Heteroleptic Samarium(III) Chalcogenide Complexes: Opportunities for Giant Exchange Coupling in Bridging σ- and π-Radical Lanthanide Dichalcogenides

Conrad A. P. Goodwin, Benjamin L. L. Réant, Gianni F. Vettese, Jon G. C. Kragskow, Marcus J. Giansiracusa, Ida M. Dimucci, Kyle M. Lancaster, David P. Mills, Stephen Sproules

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15 Citations (SciVal)


The introduction of (N2)3–• radicals into multinuclear lanthanide molecular magnets raised hysteresis temperatures by stimulating strong exchange coupling between spin centers. Radical ligands with larger donor atoms could promote more efficient magnetic coupling between lanthanides to provide superior magnetic properties. Here, we show that heavy chalcogens (S, Se, Te) are primed to fulfill these criteria. The moderately reducing Sm(II) complex, [Sm(N††)2], where N†† is the bulky bis(triisopropylsilyl)amide ligand, can be oxidized (i) by diphenyldichalcogenides E2Ph2 (E = S, Se, Te) to form the mononuclear series [Sm(N††)2(EPh)] (E = S, 1-S; Se, 1-Se, Te, 1-Te); (ii) S8 or Se8 to give dinuclear [{Sm(N††)2}2(μ-η2:η2-E2)] (E = S, 2-S2; Se, 2-Se2); or (iii) with Te═PEt3 to yield [{Sm(N††)2}(μ-Te)] (3). These complexes have been characterized by single crystal X-ray diffraction, multinuclear NMR, FTIR, and electronic spectroscopy; the steric bulk of N†† dictates the formation of mononuclear complexes with chalcogenate ligands and dinuclear species with the chalcogenides. The Lα1 fluorescence-detected X-ray absorption spectra at the Sm L3-edge yielded resolved pre-edge and white-line peaks for 1-S and 2-E2, which served to calibrate our computational protocol in the successful reproduction of the spectral features. This method was employed to elucidate the ground state electronic structures for proposed oxidized and reduced variants of 2-E2. Reactivity is ligand-based, forming species with bridging superchalcogenide (E2)−• and subchalcogenide (E2)3–• radical ligands. The extraordinarily large exchange couplings provided by these dichalcogenide radicals reveal their suitability as potential successors to the benchmark (N2)3–• complexes in molecular magnets.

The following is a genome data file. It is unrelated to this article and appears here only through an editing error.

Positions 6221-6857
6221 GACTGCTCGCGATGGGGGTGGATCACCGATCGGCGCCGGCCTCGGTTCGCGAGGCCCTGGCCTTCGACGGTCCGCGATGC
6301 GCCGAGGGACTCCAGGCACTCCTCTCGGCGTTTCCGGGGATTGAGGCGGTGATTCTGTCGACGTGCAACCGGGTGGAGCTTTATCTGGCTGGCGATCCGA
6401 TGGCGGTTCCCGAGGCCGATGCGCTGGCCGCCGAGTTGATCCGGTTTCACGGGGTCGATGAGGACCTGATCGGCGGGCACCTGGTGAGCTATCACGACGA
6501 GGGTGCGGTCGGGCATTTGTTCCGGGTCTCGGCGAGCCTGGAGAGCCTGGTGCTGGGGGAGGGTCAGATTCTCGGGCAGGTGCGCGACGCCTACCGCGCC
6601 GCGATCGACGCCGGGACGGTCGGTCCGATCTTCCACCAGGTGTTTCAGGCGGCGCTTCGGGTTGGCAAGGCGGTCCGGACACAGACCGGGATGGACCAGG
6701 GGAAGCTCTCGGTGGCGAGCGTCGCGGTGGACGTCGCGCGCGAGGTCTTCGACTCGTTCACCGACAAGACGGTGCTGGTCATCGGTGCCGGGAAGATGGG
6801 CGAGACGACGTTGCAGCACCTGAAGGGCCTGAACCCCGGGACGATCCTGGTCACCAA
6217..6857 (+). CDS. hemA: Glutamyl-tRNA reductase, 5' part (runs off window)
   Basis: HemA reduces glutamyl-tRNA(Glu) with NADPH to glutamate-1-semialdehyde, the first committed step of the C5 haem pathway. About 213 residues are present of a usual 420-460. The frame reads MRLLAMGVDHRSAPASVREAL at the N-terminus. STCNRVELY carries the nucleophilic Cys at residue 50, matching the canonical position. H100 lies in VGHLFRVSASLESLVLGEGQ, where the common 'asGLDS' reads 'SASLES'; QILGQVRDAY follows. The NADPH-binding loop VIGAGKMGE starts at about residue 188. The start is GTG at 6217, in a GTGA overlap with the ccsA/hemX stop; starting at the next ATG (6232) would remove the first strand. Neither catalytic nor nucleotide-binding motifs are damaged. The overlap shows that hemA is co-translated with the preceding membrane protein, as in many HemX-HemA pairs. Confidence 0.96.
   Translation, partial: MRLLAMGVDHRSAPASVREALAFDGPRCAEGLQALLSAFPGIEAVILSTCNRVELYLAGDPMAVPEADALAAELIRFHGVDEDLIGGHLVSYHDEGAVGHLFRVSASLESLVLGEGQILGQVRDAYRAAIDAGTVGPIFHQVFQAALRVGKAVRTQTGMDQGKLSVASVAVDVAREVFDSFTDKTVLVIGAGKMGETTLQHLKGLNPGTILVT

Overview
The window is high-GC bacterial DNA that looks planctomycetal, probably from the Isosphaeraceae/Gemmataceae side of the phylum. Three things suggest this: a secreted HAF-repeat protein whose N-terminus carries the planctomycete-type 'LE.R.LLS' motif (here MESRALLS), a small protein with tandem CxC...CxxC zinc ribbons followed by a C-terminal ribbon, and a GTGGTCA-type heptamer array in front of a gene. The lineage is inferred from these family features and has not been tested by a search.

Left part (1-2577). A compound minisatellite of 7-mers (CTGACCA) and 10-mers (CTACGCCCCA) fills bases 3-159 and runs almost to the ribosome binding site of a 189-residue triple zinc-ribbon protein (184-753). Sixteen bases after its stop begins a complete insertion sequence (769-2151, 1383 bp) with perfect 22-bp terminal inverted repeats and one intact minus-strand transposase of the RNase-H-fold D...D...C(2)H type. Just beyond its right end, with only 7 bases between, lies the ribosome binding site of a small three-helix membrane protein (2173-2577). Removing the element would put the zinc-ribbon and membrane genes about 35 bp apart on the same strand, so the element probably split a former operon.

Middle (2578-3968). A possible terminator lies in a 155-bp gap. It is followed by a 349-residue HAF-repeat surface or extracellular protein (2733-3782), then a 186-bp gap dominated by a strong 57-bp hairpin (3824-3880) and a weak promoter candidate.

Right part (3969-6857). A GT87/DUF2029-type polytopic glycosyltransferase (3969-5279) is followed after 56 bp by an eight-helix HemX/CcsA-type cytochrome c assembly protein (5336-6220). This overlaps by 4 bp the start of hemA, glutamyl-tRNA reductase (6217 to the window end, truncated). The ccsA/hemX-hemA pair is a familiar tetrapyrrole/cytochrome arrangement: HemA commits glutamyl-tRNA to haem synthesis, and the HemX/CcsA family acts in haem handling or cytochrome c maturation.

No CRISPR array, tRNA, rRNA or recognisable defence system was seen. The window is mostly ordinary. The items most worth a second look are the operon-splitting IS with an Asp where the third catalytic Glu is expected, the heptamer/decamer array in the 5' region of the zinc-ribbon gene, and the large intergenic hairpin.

Original languageEnglish
Pages (from-to)7571-7583
Number of pages13
JournalInorganic Chemistry
Issue number11
Early online date18 May 2020
Publication statusPublished - 1 Jun 2020
Externally publishedYes

Bibliographical note

D.P.M. thanks the EPSRC (Doctoral Prize Fellowship to C.A.P.G., EP/P002560/1 and EP/K039547/1), the ERC (CoG 816268 for M.J.G.), the EPSRC UK National EPR Service for access to the SQUID magnetometer an the University of Manchester for a Ph.D. studentship for B.L.L.R., a work experience bursary for J.G.C.K., and access to the Computational Shared Facility. S.S. thanks the Scottish Funding Council for a Postgraduate and Early Career Researcher Exchange grant. K.M.L. thanks the National Science Foundation (CHE-1454455) and A. P. Sloan Foundation for financial support. We thank Dr. Pieter Glatzel (ESRF) for kindly providing Si(422) analyzer crystals for use in the data collection and Dr. Nicholas Chilton (Manchester) for insightful discussions. This work is based upon research conducted at the Cornell High Energy Synchrotron Source (CHESS), which is supported by the National Science Foundation and the National Institutes of Health/National Institute of General Medical Sciences under NSF award DMR-0936384, using the Macromolecular Diffraction at CHESS (MacCHESS) facility, which is supported by award GM-103485 from the NIH/NIGMS.


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